What were the biggest cards of the weekend? Then read on to learn more about Grand Prix Kobe's Top 5 Cards!
Although Blue Green Ramp decks only made up a small portion of day 2 here in Kobe, Czech player Pavel Matousek used the deck to make it into the top 8. Throughout the day he could be seen casting Ugin early and often, clearing the board and presenting a must deal with threat for his opponents. In the first game of the quarterfinals, Matousek was able to get an Ugin out on his 4th turn and lock up the game shortly after that.
4. Siege Rhino
When the last chance Grand Prix Trial decklists were posted at the beginning of the weekend, players around the world noticed a trend was forming here in Kobe. Indeed, Abzan Aggro decks made up over 35% of the format on day 2. The card that makes those decks so oppressive: Siege Rhino. Only one Abzan player, Shunsuke Takahira, was able to make top 8 with the Rhino. Unfortunately for him, the Rhino never showed his face in the quarterfinals, and Takahira made a quick exit from the top 8.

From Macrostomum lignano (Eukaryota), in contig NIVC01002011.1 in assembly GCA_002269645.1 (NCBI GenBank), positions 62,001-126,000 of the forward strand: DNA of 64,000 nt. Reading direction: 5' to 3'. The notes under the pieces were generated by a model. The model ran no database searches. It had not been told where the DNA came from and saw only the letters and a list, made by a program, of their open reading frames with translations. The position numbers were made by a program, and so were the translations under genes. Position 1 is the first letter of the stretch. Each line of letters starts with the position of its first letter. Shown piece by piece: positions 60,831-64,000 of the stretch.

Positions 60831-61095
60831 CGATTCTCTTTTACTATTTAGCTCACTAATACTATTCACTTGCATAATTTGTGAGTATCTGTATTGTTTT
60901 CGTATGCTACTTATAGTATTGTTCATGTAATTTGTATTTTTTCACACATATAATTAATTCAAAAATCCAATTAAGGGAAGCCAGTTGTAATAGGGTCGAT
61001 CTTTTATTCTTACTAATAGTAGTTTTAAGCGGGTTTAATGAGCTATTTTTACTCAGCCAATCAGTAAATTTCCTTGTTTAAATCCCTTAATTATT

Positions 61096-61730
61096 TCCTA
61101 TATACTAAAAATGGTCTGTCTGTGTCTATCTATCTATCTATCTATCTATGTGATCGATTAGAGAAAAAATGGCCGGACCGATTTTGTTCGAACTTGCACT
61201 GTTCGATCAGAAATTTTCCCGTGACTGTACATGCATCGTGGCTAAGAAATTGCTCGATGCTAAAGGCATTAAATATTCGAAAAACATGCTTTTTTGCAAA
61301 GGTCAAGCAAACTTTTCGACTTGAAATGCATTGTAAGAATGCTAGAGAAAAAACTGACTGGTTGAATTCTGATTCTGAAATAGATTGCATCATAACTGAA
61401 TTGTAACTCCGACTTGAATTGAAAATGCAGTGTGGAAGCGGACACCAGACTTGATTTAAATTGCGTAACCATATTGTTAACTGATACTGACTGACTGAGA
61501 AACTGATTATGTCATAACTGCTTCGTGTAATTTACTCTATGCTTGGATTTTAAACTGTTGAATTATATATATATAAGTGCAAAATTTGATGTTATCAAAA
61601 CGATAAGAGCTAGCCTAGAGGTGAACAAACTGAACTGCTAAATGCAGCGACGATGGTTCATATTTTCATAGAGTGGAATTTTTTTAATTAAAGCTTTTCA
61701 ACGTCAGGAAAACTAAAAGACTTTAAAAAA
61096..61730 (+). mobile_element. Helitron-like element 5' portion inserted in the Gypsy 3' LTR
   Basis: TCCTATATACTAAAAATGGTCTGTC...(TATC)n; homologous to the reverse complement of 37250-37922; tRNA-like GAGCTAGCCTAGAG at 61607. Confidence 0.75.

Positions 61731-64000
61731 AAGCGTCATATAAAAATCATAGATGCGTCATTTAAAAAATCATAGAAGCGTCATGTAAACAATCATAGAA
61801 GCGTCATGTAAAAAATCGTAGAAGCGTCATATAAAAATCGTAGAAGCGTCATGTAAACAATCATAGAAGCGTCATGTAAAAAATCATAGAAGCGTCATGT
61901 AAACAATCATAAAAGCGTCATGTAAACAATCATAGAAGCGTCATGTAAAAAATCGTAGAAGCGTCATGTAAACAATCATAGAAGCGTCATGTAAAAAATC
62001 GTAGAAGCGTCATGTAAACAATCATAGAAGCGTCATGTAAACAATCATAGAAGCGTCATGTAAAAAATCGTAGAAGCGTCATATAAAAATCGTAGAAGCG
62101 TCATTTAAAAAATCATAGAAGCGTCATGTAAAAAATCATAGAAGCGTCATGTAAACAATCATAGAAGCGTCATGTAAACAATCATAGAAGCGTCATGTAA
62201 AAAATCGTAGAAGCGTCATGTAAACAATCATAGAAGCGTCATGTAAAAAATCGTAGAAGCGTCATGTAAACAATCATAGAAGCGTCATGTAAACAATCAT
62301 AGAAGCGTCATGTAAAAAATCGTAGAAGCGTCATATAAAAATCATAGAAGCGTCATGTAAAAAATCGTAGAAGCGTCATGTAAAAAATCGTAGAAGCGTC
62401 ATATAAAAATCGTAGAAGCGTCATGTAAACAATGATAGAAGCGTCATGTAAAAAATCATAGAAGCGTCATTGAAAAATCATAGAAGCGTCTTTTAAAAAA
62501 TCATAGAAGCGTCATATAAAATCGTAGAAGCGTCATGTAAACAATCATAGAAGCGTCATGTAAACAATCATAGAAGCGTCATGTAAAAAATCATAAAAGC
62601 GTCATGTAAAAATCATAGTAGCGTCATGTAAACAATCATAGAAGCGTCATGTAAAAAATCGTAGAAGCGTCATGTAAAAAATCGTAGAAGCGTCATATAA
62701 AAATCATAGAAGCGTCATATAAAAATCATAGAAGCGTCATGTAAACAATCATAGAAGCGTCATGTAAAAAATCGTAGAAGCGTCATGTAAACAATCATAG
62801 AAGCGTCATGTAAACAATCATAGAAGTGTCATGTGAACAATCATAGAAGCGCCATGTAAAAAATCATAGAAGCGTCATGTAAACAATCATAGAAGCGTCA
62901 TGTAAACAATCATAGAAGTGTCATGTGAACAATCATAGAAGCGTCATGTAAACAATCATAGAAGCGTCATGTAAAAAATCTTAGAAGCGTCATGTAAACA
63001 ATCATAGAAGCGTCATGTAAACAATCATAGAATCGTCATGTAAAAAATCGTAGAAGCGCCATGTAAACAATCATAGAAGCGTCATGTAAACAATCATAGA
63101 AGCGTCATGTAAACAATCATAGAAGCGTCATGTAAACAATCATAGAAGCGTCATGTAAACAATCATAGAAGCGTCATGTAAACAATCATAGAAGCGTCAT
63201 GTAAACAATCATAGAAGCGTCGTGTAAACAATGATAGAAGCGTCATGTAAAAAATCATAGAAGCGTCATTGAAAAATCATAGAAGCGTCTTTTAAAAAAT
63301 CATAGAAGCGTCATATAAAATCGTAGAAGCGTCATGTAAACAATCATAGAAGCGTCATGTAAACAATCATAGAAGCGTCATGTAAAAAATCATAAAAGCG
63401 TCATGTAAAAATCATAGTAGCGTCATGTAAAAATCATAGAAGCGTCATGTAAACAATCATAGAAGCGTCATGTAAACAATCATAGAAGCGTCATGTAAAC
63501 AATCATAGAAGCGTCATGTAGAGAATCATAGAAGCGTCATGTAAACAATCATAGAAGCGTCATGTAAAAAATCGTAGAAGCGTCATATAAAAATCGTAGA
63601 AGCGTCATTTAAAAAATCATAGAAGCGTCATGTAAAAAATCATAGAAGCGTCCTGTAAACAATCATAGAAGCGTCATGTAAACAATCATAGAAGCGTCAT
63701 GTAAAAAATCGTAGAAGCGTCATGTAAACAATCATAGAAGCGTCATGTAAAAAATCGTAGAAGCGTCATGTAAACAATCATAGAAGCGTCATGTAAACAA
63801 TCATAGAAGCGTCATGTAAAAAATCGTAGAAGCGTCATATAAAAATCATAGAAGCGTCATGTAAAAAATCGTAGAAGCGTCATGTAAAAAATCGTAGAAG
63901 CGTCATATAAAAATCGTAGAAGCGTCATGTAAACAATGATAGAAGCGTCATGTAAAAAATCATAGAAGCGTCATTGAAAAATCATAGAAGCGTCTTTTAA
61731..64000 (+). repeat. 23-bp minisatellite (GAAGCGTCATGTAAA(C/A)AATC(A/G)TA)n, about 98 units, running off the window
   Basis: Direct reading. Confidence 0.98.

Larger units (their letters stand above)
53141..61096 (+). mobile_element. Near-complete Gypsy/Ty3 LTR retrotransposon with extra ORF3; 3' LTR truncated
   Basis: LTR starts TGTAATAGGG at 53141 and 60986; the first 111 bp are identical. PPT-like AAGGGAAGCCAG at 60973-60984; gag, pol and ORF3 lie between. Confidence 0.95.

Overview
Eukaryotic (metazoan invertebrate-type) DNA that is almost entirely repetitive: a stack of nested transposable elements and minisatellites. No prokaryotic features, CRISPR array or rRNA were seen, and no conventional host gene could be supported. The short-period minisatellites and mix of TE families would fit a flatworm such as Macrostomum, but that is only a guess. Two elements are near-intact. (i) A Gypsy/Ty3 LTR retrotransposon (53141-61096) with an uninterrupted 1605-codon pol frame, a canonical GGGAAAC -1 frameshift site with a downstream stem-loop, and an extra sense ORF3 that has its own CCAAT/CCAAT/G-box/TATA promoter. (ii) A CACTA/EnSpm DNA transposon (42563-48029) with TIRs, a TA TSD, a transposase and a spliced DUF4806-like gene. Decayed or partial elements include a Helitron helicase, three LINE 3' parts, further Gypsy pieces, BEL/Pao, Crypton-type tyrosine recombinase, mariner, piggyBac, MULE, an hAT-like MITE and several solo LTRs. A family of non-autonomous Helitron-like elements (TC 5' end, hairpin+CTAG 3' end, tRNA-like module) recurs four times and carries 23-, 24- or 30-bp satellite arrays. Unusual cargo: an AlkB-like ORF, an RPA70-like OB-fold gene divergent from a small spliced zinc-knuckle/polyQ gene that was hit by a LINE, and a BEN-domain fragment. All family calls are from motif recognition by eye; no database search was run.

Last weekend in Brussels, Lucas Blohon crushed the tournament with his Esper Dragons deck featuring Dragonlord Ojutai. This weekend, Blohon's teammate, Martin Jůza decided to make the trip to Kobe and convinced his long time friend and Pro Tour Hall of Famer, Shuhei Nakamura, to enter the event. The two played with their favorite White Blue Elder Dragon and Shuhei brought himself to his 27th career Grand Prix top 8.
When asked what their favorite cards in Standard and Battle for Zendikar were, over half the top 8 responded with Gideon, Ally of Zendikar. Half of the top 8 played White based strategies around the 4 mana planeswalker. For finalist Joe Soh, nearly every time in top 8 that the Malaysian landed Gideon on his fourth turn he won. Being able to power out an instant army of 2/2s and being able to have a difficult-to-deal-with threat made this planeswalker a powerhouse all weekend long.
The final play of the finals in Kobe was Atarka's Command. The namesake of the Atarka Red decks that have been a mainstay in Standard, this two mana instant has provided a surprising amount of utility. In the semifinals, Morofuji used it's "your opponents can't gain life this turn" mode to make sure that his opponent, Shota Takao, could not gain life off of his Seeker of the Way. In the finals, after he used two copies to remove Joe Soh's Gideon early in the game, Morofuji peeled a copy of the instant on the last possible turn to deal 3 damage and be crowned Grand Prix Kobe 2015 Champion.